US Reconsiders Hong Kong's Special Treatment, Seeks China Sanctions

US Reconsiders Hong Kong's Special Treatment, Seeks China Sanctions
Photo Credit: Reuters / TPG Images

What you need to know

U.S. Secretary of State Pompeo said Hong Kong no longer operates autonomously from Beijing. Meanwhile, in Congress, proposed sanctions linked to China's repression of Uyghur Muslims passed overwhelmingly.

U.S. Secretary of State Mike Pompeo told lawmakers on Wednesday that President Donald Trump's administration no longer sees Hong Kong as autonomous from mainland China. While the move does not carry any immediate consequences, it is the first step needed to revoke the former British colony's preferential trade and financial status.

"No reasonable person can assert today that Hong Kong maintains a high degree of autonomy from China, given facts on the ground," Pompeo said. "Hong Kong does not continue to warrant treatment under United States laws in the same manner as U.S. laws were applied to Hong Kong before July 1997."

Hong Kong was transferred from a British to a Chinese territory 23 years ago and was to maintain autonomy from the Chinese government for 50 years. However, the security bill that Beijing has been pushing for Hong Kong in recent days has the potential to change the policy mainland China calls "one country, two systems."

While specific details of the security bill remain unclear, it is feared that, if enacted, it could cause Chinese intelligence agencies set up bases in Hong Kong.

"Beijing's disastrous decision is only the latest in a series of actions that fundamentally undermine Hong Kong's autonomy and freedoms and China's own promises to the Hong Kong people," Pompeo said.

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Photo Credit: AP / TPG Images
Protesters gesture with five fingers, signifying the "Five demands - not one less" as they march along a downtown street during a pro-democracy protest against Beijing's national security legislation in Hong Kong, Sunday, May 24, 2020.

Potential financial earthquake

U.S. lawmakers passed a law in 2019 to support pro-democracy protesters in Hong Kong, but it required the city remain autonomous and able to maintain its separate status with the U.S. for trading purposes. That is now on the brink of collapse.

"While the United States once hoped that free and prosperous Hong Kong would provide a model for authoritarian China, it is now clear that China is modeling Hong Kong after itself," said Pompeo, adding that the Trump administration was considering suspending Hong Kong's preferential tariff rates for exports to the United States.

Hong Kong Chief Secretary Matthew Cheung disagreed with the U.S. diplomat.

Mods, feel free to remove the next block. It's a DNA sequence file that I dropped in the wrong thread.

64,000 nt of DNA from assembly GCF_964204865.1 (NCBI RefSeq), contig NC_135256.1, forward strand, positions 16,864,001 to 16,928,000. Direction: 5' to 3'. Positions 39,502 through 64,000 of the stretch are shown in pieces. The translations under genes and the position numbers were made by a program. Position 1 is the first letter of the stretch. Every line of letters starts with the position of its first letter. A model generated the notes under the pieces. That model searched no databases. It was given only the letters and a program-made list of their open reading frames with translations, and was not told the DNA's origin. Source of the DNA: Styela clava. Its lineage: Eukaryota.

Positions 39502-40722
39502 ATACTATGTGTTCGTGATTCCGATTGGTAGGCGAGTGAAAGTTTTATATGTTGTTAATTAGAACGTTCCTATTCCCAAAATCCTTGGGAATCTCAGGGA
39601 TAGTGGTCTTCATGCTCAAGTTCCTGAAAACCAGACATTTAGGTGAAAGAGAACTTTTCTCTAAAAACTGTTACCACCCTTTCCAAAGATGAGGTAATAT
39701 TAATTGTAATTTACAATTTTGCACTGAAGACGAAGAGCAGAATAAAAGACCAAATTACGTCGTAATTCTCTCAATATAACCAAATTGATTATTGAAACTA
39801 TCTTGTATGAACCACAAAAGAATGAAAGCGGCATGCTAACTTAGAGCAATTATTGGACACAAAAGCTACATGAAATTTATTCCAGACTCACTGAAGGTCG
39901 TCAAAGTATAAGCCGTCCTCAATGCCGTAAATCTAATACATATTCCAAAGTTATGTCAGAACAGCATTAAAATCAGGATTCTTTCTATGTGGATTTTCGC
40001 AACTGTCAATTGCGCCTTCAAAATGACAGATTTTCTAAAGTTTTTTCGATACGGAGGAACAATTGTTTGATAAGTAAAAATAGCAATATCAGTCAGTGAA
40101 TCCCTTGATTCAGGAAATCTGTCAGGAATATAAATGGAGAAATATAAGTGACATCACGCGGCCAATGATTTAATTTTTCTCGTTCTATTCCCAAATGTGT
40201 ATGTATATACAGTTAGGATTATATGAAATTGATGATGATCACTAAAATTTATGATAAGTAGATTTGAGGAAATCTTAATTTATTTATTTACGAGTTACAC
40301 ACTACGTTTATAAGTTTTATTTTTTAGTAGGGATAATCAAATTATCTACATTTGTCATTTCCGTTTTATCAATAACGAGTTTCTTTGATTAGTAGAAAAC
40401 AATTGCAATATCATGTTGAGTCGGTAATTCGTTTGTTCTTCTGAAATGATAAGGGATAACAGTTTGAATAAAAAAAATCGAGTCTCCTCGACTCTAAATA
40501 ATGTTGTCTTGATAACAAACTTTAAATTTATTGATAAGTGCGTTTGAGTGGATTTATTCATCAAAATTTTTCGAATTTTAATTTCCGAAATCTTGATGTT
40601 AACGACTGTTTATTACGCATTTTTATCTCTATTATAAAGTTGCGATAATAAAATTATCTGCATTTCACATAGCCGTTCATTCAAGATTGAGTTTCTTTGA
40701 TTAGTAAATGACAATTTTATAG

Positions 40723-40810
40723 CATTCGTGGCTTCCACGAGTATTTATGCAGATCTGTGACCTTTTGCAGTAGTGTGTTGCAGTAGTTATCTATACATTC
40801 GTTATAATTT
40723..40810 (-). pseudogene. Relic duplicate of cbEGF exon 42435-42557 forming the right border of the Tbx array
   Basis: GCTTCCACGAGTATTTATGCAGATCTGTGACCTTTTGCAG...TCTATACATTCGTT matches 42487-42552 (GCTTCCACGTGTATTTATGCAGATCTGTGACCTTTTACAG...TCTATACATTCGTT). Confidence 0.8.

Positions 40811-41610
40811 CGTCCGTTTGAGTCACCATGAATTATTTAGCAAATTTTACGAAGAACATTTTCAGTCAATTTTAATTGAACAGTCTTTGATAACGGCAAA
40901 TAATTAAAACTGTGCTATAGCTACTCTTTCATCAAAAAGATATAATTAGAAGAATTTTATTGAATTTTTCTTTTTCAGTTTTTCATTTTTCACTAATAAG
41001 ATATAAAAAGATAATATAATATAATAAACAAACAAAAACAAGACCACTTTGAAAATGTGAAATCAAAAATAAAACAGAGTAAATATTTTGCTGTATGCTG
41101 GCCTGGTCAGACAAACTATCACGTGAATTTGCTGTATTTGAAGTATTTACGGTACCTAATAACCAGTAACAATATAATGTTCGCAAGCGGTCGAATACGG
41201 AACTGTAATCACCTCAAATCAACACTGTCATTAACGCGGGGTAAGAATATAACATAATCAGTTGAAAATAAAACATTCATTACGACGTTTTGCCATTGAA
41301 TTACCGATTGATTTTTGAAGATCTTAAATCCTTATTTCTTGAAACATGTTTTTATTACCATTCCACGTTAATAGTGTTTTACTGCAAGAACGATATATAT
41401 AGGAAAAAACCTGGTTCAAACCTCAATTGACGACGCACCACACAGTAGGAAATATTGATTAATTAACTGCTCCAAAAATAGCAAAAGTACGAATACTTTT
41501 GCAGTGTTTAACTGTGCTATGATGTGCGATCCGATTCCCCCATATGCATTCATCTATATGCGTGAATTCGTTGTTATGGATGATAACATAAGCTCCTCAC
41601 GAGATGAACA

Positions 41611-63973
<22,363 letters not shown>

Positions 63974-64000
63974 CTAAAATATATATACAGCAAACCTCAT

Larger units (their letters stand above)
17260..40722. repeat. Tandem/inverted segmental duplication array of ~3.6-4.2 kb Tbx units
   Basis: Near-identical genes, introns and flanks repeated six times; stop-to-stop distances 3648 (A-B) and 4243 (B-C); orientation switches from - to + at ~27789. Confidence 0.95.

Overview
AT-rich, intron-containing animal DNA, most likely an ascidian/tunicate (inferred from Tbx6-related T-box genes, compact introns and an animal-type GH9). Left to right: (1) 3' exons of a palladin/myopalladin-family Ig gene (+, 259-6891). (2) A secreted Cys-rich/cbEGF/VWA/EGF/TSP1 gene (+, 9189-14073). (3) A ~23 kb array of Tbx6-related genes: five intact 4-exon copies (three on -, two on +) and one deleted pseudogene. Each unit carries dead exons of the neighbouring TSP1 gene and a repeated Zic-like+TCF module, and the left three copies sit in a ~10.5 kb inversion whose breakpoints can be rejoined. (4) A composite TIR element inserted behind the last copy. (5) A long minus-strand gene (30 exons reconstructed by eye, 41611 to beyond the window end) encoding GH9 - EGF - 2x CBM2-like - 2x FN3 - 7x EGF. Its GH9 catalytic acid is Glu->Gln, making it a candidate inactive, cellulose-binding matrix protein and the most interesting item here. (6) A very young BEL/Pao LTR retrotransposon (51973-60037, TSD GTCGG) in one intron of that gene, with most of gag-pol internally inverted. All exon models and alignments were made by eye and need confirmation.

"It's for the long-term stability of Hong Kong and China, it won't affect the freedom of assembly and speech and it won't affect the city's status as a financial center," said Cheung, referring to the security bill.

China rejected the suggestion it be punished for what it sees as a domestic issue.

Asked about possible U.S. retaliation over the security legislation, Chinese Foreign Ministry spokesperson Zhao Lijian said China would fight back against what he called "erroneous foreign interference in Hong Kong's affairs."

Protests in the streets

Hong Kong police arrested 360 people on Wednesday as thousands of people once again protested the controversial security measure introduced last week and other measures, including a bill that would make it illegal to insult the Chinese national anthem

Activists have said the bill would abolish basic freedoms for Hong Kong residents as well as visitors. The city has seen months of protests, even during the coronavirus pandemic, against Chinese security bills for the semi-autonomous city.  

The United States, European Union, and other nations have expressed concern over the bill. 

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Photo Credit: AP / TPG Images
Posters criticizing the Sino-British Joint Declaration of 1984 regarding the future of Hong Kong lie in piles on the ground during a protest against Beijing's national security legislation in in Hong Kong, Sunday, May 24, 2020. 

Congress also targets Uyghur abuse

Also on Wednesday, Congress overwhelmingly passed a bipartisan bill to impose sanctions on Chinese officials involved in human rights abuses against Uyghurs and other minority groups — with its timing seen as a possible reaction to the security bill.

The legislation, which passed 413-1, can now be passed into law by U.S. President Donald Trump. The President didn't say whether he would sign the legislation, but has earlier indicated that he could "very strongly" consider doing so.

Trump now has 180 days to put together a list of Chinese officials the U.S. government will sanction. The key tenets of the legislation include an assessment of harassment and threats to Uyghurs and other Chinese nationals in the U.S., and assessment of China's acquisition of technology for surveillance of persecuted minorities.

"Beijing's barbarous actions targeting the Uyghur people are an outrage to the collective conscience of the world", said Nancy Pelosi, the speaker of the House of Representatives, while passing the legislation. Peter Urwin, a senior program officer at the Uyghur Human Rights Project, a U.S. non-profit, told the Associated Press that this is the first "concrete step by a government to penalize China over the treatment of Uyghurs."


This article was originally published on Deutsche Welle. Read the original article here.

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TNL Editor: Daphne K. Lee, Nicholas Haggerty (@thenewslensintl)

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